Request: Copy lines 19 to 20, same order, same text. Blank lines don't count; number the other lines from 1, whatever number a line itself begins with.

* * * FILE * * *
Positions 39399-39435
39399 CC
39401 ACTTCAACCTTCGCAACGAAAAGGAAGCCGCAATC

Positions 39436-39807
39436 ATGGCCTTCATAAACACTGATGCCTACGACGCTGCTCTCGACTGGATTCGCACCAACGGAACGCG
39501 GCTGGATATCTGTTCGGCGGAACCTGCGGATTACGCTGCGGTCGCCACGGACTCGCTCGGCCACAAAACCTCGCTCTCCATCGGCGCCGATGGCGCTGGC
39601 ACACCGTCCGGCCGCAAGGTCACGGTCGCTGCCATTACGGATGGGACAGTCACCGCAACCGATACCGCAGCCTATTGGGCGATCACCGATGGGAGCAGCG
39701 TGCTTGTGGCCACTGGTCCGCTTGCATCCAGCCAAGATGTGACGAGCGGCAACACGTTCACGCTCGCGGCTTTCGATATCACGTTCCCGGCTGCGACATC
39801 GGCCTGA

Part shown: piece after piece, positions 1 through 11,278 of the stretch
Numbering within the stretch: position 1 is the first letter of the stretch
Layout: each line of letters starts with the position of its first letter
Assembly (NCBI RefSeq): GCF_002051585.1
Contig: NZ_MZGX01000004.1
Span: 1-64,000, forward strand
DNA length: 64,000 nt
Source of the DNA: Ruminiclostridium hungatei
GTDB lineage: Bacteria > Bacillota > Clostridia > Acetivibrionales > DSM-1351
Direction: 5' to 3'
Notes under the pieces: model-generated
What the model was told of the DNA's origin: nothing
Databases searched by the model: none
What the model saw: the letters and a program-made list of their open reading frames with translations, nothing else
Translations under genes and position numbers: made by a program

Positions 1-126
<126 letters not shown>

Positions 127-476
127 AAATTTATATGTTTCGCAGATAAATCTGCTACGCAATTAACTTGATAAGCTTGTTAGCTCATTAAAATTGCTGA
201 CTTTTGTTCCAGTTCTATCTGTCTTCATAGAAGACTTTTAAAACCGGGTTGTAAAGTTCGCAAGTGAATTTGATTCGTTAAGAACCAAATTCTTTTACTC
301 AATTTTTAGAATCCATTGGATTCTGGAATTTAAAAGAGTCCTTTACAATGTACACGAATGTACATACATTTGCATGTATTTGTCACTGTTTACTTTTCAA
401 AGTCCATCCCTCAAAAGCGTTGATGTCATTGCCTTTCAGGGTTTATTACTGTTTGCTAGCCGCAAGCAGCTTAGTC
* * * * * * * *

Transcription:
Direction: 5' to 3'
Notes under the pieces: model-generated